After making the cut, I cleaned it up with my belt sander & a file. The sander wouldn't fit in the entire notch -- that is, it could only reach the forward most 3 inches of the bottom. This allowed me to get that area pretty flat, but I needed the file to work on the rear portion. With about 30 minutes or so of work, I was able to get the blocks in to the notches well enough that any final clean up could be done with a ROS or block plane.

Here's a picture of the finished notches with the corresponding handle blocks in place but not yet glued. As you can see in the photo, the notch was cut a little over size. Believe me, though, it was a lot better than the other side.

Because the fit of the blocks wasn't the greatest, I decided to use 5 minute epoxy to glue the handles in the notches. The epoxy would fill any voids & would even glue the end grain to the notches. The result would be a very strong bond that should hold up to even my weight pulling on it.

After gluing in the handle blocks, I proceeded to fill in the remaining spaces with stainable wood filler. I will probably have to give these areas some extra attention to get the color to match, depending on how everything looks after final staining. Here's a picture of the pulpit with both handles in place & wood filler applied.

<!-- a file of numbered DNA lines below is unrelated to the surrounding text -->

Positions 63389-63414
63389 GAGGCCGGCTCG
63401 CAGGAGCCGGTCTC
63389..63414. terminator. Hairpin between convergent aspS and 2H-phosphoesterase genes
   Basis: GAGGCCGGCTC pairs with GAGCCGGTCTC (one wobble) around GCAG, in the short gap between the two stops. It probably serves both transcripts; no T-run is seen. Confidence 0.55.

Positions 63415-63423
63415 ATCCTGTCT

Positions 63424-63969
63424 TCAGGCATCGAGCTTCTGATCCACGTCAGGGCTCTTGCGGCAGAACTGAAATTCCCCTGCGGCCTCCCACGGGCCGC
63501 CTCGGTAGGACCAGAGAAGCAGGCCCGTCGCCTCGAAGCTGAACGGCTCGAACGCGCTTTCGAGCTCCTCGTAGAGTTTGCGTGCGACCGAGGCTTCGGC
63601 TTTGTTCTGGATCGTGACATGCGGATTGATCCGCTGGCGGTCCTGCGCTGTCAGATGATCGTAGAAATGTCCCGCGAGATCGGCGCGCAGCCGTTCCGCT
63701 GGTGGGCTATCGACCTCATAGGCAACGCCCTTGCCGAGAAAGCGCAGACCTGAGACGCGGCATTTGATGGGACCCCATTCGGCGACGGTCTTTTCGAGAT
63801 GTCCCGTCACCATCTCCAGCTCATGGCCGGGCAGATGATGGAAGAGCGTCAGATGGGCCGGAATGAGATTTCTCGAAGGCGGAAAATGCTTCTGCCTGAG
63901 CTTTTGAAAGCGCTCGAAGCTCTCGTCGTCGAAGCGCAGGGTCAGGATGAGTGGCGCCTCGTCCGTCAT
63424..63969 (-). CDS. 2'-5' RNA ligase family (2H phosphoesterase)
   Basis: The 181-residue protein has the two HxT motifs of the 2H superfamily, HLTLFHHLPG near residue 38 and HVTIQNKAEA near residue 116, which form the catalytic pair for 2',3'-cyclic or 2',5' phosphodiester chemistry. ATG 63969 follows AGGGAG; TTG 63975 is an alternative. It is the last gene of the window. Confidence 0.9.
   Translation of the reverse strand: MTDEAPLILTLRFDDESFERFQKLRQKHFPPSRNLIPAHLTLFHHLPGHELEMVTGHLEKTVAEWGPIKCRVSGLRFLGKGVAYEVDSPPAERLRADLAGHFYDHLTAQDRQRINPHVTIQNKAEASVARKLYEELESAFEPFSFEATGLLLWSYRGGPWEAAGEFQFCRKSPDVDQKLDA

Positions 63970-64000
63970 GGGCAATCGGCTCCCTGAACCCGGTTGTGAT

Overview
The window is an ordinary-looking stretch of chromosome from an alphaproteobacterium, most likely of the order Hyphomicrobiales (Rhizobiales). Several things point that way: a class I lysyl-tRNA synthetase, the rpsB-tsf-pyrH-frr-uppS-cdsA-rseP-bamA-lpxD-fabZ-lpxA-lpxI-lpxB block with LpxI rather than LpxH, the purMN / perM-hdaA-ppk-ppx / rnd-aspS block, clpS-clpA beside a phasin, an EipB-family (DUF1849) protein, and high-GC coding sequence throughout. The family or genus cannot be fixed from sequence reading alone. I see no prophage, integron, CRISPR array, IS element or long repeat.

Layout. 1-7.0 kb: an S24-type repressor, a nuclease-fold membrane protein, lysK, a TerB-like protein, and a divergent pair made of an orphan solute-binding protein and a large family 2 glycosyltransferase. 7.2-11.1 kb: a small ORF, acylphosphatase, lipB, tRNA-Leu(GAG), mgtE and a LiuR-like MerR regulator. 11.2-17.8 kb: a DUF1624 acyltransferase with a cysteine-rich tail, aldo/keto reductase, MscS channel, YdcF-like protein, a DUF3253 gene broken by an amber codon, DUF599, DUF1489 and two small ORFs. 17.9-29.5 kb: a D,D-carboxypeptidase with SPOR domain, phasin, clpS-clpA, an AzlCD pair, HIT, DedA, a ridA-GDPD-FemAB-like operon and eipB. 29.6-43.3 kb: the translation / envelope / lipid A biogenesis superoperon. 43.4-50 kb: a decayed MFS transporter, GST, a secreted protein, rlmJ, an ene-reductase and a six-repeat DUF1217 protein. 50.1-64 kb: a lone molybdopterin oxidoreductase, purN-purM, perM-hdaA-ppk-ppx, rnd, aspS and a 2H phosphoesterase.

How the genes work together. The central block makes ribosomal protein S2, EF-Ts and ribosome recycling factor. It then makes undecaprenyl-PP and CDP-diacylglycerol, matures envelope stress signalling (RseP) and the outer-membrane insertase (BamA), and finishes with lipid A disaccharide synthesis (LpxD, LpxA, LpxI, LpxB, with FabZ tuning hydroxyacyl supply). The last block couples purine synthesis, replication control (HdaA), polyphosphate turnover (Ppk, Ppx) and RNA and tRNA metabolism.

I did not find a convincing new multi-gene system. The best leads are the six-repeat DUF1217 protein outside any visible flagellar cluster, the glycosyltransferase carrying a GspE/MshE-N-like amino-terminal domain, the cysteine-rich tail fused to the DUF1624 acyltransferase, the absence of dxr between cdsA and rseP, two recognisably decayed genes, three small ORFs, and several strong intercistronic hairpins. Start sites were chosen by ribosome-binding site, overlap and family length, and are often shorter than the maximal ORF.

While this completed all of the retro-fitting work that needed to be done, there is still work to do on these handles. The cap rails that go over these areas will have to be shaped to make the handles easier to grasp. But that will have to wait until after I make the rails some time in the next couple of weeks.

Next time: Mitering the Base Mouldings

Sunday, November 16, 2008

Of Mice & Men & Design Changes

Back in October, I decided that the lectern was too plain as originally designed. The design for the improved lectern appeared in my head almost as a vision. I could see what I wanted to do. So I put together the change in Sketch-Up in a couple hours. The picture below shows the idea I had.

Essentially, the lectern will be shaped like a tomb stone with a 1/4" wide strip of maple inlaid 3/4" in from the edges. And there will be a purple heart cross inlaid in the center of the field created by the maple inlay. I'm going to need to purchase an inlay kit for my router to do the inlay. Luckily, these kits aren't too expensive. These will also be my first inlays. I intend to practice a little before doing it for real.